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Outdoors

  • Natural Wakulla October 11, 2018: Storms show vulnerabilities of trees

    After tropical storms and hurricanes there are always discussions about the trees which have fallen during the storm.
    Many times the trees in question have landed on a home or some other structure which resulted in multiple thousands of dollars damage.
    Commonly water and laurel oaks are the culprits. They are frequently found in the area and with shallow roots, and these large trees have a relatively short life span.
    The sign of these trees reaching the problem stage are many. The crowns die out, their centers decay, and fungal growths speed their decline.

  • Home on the Range October 11, 2018: A gun in the hand

    By MARJ LAW

    Newbie comes to the Wakulla County Sheriff’s Office range. She stands in front of the shooting bench and waits for us to share one of our handguns.
    “OK,” she says. “I’m nervous.”
    “What’s worrying you?” we ask.
    “Well,” she begins, “I’m wondering if I’ll hit the target.”
    “What makes you think you might not hit the target?”

  • Outta the Woods: Extend your hunting season with a muzzleloader

    “There are many reasons to own a muzzleloader and hunt the muzzleloading gun season,” said Clint Peters, Florida Fish and Wildlife Conservation Commission (FWC) wildlife biologist. “But the biggest reason for me is it extends your hunting season and allows access to some smaller wildlife management areas with good deer populations, many of which have muzzleloader seasons that coincide with the rut.”
    Using a muzzleloader is not as complicated as some might think.

  • FWC Law Enforcement Report October 11, 2018

    From FWC News

    Some of the cases handled by the Fish and Wildlife Conservation Commission Law Enforcement during Sept. 7 to Sept. 20. (There were no Wakulla County cases reported.)

  • Underwater Wakulla- October 18, 2018

    Storm Effects on Our Marine Environment

    Hurricane Michael has had catastrophic effects on the coastal boundary, as evidenced by massive infrastructure damage, loss of homes and business, power and roads gone. Imagine what has happened underwater along this same coastal boundary. Yes, as on land, it depends upon where the storm struck.

  • Underwater Wakulla- October 11, 2018

    Lion Fish Conundrum

    Three days of Lion Fish presentations and discussions saturated our enthusiasm while visiting Cocoa Beach last week.  Over 25 papers and a dozen posters were presented. They were rounded out with topic specific panel discussions. This format made for an excellent conference. What became obvious in the end is what I call the Lion Fish Conundrum: is our mission to eradicate an invasive species, or create a sustainable fisheries. The opposing forces met in debate. I concluded, neither will succeed in the end.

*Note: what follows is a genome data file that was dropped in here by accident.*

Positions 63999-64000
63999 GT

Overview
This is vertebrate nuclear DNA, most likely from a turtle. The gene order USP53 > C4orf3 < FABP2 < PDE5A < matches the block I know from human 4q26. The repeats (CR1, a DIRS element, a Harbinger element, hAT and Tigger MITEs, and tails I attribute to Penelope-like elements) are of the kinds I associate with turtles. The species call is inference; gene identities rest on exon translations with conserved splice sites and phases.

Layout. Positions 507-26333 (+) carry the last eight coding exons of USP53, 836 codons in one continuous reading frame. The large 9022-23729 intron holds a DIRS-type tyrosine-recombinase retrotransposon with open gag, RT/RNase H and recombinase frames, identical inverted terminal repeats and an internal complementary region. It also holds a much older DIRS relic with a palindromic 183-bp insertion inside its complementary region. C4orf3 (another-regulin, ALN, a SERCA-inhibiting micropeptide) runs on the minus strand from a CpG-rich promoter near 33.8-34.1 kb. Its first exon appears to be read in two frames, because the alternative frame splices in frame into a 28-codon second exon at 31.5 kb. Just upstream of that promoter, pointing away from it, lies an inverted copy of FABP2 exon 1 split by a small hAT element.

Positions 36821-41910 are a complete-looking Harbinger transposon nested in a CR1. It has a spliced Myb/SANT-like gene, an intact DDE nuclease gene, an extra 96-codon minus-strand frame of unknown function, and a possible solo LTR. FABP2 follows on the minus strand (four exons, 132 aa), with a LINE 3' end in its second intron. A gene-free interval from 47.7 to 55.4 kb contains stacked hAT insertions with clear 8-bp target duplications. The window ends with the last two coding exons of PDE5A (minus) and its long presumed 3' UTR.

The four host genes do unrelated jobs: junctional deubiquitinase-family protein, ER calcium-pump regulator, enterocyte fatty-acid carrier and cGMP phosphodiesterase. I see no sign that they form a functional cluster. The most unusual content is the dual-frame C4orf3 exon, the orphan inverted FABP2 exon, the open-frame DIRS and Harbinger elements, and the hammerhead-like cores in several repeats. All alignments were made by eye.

• State ices shrimp rule

    By JIM TURNER
    News Service of Florida

    TALLAHASSEE – Shrimp harvested in Florida waters and shipped out for human consumption literally won’t have to be put on ice any longer.
    With an eye on growing Asian markets across the U.S., the Florida Fish and Wildlife Conservation Commission approved a rule change Thursday, Sept. 27, that required shrimp harvested as food to be dead and put on ice when transported from the docks to stores.

  • Ryan Hensel is new forester in town

    Special to The News

    The Wakulla Forestry Station has recently added a new face: Senior Forester Ryan Hensel joins the dedicated team of Florida Forest Service professionals providing service to Wakulla County.
    “Ryan comes to us with 2 years of experience in private forestry consultant work in the Tallahassee area.” says Tallahassee Forestry Center Manager Chris Colburn. “We are excited about the vital role he will play in promoting the Tallahassee Forestry Center’s Cooperative Assistance Programs in Wakulla County.

  • Home on the Range October 4, 2018: Carrying a .380 in a purse

    By MARJ LAW

    “No, I don’t have the kitchen sink in there,” I say somewhat peevishly. “All this stuff is necessary.”
    Joe doesn’t look convinced.
    “All I want is a pen.”
    Well, we all know that pens are round and slick and they fall into the very bottom of a purse. Next to nail files, stray coins, pillboxes, lip gloss, and sticks of gum. To get to them, I push aside a packet of Kleenex, a charge card wallet and a money wallet. And Tic Tacs, and a birthday card.

  • Natural Wakulla October 4, 2018: Lantana, Mexican petunia are invasives

    Autumn is usually considered the season of colors in the natural parts of Wakulla County, and other locations in North America. This tonal attribute is commonly credited to the foliage changes as the growing season ends.
    Maples, sweet gums, hickory and many others make their contributions to the natural palette of shades and hues which have existed since long before human habitation in the area. Even some of the native plants add to the display